Raspberry Pi 2 I/O benchmarks

Categories: alpine raspberry pi

Introduction

I’m currently setting up a Raspberry Pi 2 as a home server for various services. I’m gonna write a series of blog posts about how I configured my Raspberry Pi to achieve my goals, which will be mainly setting up a git server and a backup server.

Choice of distribution

I discovered Alpine Linux while searching lightweight distributions for the Raspberry Pi. This is a lovely small Linux distribution: one of the first things I noticed is how fast it runs on the RPi due to using a ram filesystem by default; this is specially noticeable in the RPi because usualy the operating system resides in the micro-SD card, which usually offers really slow read and write operations. Another really nice feature is that it’s security-oriented, and as such the kernel is patched with grsecurity/PaX and the userland binaries (I understand that means all packages- too) are compiled with hardening features: Position Independent Executables (PIE) and stack smashing protection. This distribution uses musl libc instead of glib and busybox to provide all the basic utilities, decisions that help making it small and lightweight. I should also mention that OpenRC is used for the init system (instead of following the current trend of switching to systemd).

Personal requirements

Now that I have choosen a distribution, I have a requierement for my setup: all the personal data I store in the RPi (git repositories, backups, websites) must be encrypted in the disk.

Benchmarks

I’m mainly interested in how fast files can be written on the encrypted partition. This files will probably be comming from the network.

Setup

To achieve better I/O and to avoid damaging the micro-SD (or a USB stick) I’m gonna use an external USB hard disk (western digital My Passport) for storage.

The RPi will be connected to a 1 Gbps switch (which shouldn’t matter considering that the Ethernet interface of all the RPis are 10100 Mbps).

cryptsetup

This test will give us the encryption/decryption speeds running from memory, so they represent an upper bound on the write speed that we can achieve in disk.

lizard:~/git/public/test.git$ cryptsetup benchmark
# Tests are approximate using memory only (no storage IO).
PBKDF2-sha1        42555 iterations per second for 256-bit key
PBKDF2-sha256      73635 iterations per second for 256-bit key
PBKDF2-sha512      33781 iterations per second for 256-bit key
PBKDF2-ripemd160   36408 iterations per second for 256-bit key
PBKDF2-whirlpool   11497 iterations per second for 256-bit key
#  Algorithm | Key |  Encryption |  Decryption
     aes-cbc   128b    12.6 MiB/s    14.8 MiB/s
 serpent-cbc   128b           N/A           N/A
 twofish-cbc   128b           N/A           N/A
     aes-cbc   256b    10.9 MiB/s    11.2 MiB/s
 serpent-cbc   256b           N/A           N/A
 twofish-cbc   256b           N/A           N/A
     aes-xts   256b    14.6 MiB/s    14.4 MiB/s
 serpent-xts   256b           N/A           N/A
 twofish-xts   256b           N/A           N/A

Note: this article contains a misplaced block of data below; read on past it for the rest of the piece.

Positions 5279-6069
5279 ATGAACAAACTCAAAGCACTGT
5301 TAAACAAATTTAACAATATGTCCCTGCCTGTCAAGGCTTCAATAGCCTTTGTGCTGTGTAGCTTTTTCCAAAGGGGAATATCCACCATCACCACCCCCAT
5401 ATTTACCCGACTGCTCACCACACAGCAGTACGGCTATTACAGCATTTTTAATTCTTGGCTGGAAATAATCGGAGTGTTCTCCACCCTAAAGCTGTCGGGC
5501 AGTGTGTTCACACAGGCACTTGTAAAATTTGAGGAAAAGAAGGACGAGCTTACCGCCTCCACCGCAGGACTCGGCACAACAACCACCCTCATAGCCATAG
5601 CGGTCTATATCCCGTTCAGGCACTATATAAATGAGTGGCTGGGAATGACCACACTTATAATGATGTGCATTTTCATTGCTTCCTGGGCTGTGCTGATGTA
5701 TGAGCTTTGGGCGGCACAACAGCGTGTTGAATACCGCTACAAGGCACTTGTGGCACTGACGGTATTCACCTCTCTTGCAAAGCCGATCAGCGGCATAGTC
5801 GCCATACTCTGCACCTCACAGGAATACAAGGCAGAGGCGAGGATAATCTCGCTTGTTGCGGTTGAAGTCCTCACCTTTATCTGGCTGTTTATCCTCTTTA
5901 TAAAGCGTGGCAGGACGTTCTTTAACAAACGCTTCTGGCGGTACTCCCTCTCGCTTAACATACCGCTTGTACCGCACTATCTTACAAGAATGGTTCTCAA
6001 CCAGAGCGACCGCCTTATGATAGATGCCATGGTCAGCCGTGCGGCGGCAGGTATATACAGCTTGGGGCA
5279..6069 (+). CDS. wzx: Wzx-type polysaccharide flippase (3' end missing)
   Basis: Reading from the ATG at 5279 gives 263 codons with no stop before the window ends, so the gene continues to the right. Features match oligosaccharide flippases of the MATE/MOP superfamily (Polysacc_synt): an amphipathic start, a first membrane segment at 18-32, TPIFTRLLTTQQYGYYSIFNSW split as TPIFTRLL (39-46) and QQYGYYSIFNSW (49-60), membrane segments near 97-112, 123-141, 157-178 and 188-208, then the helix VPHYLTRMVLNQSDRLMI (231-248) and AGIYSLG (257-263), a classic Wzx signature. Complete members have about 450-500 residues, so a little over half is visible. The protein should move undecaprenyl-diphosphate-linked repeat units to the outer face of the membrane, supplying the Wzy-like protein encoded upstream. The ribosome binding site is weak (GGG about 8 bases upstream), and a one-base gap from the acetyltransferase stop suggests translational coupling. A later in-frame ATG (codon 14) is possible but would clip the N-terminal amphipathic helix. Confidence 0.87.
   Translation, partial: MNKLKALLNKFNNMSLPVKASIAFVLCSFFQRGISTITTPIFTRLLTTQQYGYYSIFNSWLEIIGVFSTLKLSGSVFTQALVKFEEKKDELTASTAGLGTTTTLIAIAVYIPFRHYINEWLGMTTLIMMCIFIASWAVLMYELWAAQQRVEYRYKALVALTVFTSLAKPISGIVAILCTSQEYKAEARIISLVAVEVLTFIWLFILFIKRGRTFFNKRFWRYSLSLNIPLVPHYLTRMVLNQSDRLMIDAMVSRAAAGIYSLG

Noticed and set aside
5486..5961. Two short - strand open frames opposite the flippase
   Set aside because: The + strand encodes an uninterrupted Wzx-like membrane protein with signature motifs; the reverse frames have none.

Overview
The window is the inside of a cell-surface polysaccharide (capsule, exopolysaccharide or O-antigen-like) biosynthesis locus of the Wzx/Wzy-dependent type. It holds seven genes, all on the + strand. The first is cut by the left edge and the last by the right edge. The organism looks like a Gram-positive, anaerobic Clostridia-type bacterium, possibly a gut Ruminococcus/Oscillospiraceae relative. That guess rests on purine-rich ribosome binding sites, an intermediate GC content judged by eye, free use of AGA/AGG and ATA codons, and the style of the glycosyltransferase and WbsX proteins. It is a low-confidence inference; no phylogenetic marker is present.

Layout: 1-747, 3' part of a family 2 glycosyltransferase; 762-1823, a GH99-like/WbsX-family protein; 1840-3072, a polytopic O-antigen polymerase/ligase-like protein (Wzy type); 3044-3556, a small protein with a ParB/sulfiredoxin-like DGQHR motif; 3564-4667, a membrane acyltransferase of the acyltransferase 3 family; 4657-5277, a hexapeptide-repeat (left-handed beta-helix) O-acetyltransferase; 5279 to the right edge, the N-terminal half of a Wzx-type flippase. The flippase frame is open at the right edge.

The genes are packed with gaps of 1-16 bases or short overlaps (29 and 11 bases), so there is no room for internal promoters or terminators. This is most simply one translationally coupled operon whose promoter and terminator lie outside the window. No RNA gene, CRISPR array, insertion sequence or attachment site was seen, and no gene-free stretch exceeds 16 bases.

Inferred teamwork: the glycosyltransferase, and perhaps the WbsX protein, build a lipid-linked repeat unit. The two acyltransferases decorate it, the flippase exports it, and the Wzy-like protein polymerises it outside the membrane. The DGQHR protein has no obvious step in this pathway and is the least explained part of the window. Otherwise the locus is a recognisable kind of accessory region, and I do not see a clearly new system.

aes-xts   512b    11.2 MiB/s    11.0 MiB/s
 serpent-xts   512b           N/A           N/A
 twofish-xts   512b           N/A           N/A

My encrypted partition is using AES-XTS (this mode is the current recommendation) with 256 bit keys, so we achieve 14.6 MiB/s and 14.4 MiB/s for encryption (write) and decryption (read).

FAT32 write speed (dd)

For a baseline comparison, I test the write speed of an unencrypted FAT32 file system.

lizard:/mnt/slowpoke# time dd bs=1M count=4096 if=/dev/zero of=test conv=fsync
4096+0 records in
4095+1 records out
real    11m 28.47s
user    0m 0.08s
sys     0m 45.25s

The measurement of write speed is 5.95 MB/s. That’s much lower than what I was expecting. I achieve write speeds of 40 MB/s from my laptop on the same external disk.

LUKS + ext4 write speed (dd)

This test should theoretically give upper bound results for my setup.

lizard:/mnt/wd_ext# time dd bs=1M count=4096 if=/dev/zero of=test conv=fsync
4096+0 records in
4096+0 records out
real    21m 23.27s
user    0m 0.07s
sys     0m 36.35s

That’s just 3.19 MB/s, which is extremely slow.

LUKS + ext4 (rsync)

This test measures exactly one of my use cases, as I plan to use rsync for my backups.

 % rsync -v --progress movie.mp4 green-local:/mnt/disk/
movie.mp4
  1,991,346,871 100%    9.17MB/s    0:03:27 (xfr#1, to-chk=0/1)

sent 1,991,833,155 bytes  received 35 bytes  9,553,156.79 bytes/sec
total size is 1,991,346,871  speedup is 1.00

Surprisingly this one gives much better results than the dd tests: 9.11 MB/s.

Conclusions

First of all, I don’t understand why the dd tests performed so badly. The fsync option should make sure that data is written to disk and not cached:

        conv=fsync      Physically write data out before finishing

Maybe there’s a bug in busybox’s dd? Or am I missing something? I was expecting to find the same speeds as LUKS encryption speeds here.

The rsync test gives us the best performance we could expect, considering that the limit comes from the 100 Mbit Ethernet, we won’t be able to transfer data at higher speeds than ~10 MB/s. In this case, the usage of disk encryption isn’t making things slower.

So overall I’m expecting to get transfer speeds (including writing to the encrypted partition) of about 9-10 MB/s. I’m happy with this and I believe it should suit my needs, as I plan do backups every day in my local network.

In the next post I will explain how to set up a git server with a web interface. Stay tunned!

Written by Dhole